Brazier: Something we found when we first launched Vega, is that Vega is nutrient-dense, whole food, and it's going to help you reduce cortisol, but it's not going to do it overnight. A lot of people, especially people new to the natural health industry, they want results right away. They're from the drug culture, really. Take a drug and the effect is almost immediate. I think it's kind of a tough thing because supplement manufacturers want to make something that is going to be noticeable right away, but at the same time you don't want to have people think too short-term. They need to think that a supplement that may treat their symptom is actually a long-term solution. That can be a challenge because sometimes people aren't going to stick with it for the time required, which could be several months, in some cases. It can be a little bit tricky to navigate at times.

NBJ: How do supplement makers get people to see that holistic approach? What should the message be?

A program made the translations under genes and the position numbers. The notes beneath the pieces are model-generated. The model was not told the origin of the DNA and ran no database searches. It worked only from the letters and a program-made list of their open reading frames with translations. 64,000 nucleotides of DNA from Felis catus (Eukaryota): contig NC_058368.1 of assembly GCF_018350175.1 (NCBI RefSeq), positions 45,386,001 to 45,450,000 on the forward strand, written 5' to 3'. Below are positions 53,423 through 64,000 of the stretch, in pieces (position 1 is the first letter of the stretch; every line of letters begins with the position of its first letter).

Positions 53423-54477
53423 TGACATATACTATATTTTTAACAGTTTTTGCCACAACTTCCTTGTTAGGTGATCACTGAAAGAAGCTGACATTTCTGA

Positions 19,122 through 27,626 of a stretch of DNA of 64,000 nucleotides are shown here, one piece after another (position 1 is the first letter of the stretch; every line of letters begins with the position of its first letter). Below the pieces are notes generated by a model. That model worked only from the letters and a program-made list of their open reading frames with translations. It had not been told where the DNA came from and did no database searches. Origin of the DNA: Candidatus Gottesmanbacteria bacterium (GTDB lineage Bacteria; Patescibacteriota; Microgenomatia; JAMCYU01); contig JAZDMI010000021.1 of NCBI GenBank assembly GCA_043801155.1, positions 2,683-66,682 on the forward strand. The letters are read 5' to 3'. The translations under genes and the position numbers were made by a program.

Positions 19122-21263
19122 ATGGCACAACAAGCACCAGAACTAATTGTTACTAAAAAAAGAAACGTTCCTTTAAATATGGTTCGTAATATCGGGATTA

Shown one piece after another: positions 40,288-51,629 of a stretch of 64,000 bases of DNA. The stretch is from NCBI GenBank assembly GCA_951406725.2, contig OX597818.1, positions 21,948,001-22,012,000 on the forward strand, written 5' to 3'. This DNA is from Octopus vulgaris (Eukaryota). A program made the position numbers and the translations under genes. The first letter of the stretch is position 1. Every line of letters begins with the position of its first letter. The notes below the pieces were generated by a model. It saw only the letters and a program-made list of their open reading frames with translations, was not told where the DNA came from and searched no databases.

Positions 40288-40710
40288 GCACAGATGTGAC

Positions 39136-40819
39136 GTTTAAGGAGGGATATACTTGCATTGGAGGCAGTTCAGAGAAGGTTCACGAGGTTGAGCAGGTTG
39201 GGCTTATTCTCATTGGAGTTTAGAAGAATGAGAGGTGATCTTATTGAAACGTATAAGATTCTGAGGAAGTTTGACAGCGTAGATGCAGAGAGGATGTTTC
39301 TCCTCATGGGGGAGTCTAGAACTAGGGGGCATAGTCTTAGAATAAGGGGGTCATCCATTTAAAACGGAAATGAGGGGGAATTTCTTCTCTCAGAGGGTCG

Brazier: Just getting the information out that there are certain things you can do that will help treat your symptoms in the short-term, but long-term, here are some meal plans that are going to help by eliminating other types of foods that cause cortisol to go up, which is what I try and do with my book and, obviously, through Vega, as well. Of course a lot of other companies are doing similar things now, so it's good. I think it's just making sure people realize it's a lifestyle. As with exercise, it's not so much about exercising for six weeks or eight weeks or whatever and then taking before and after pictures. It's more about consistency and lifestyle as opposed to a program. When people talk about their nutrition program or workout program, they're usually looking at it in a way that's not sustainable. Find a plan, find a lifestyle that is sustainable and just stick with it.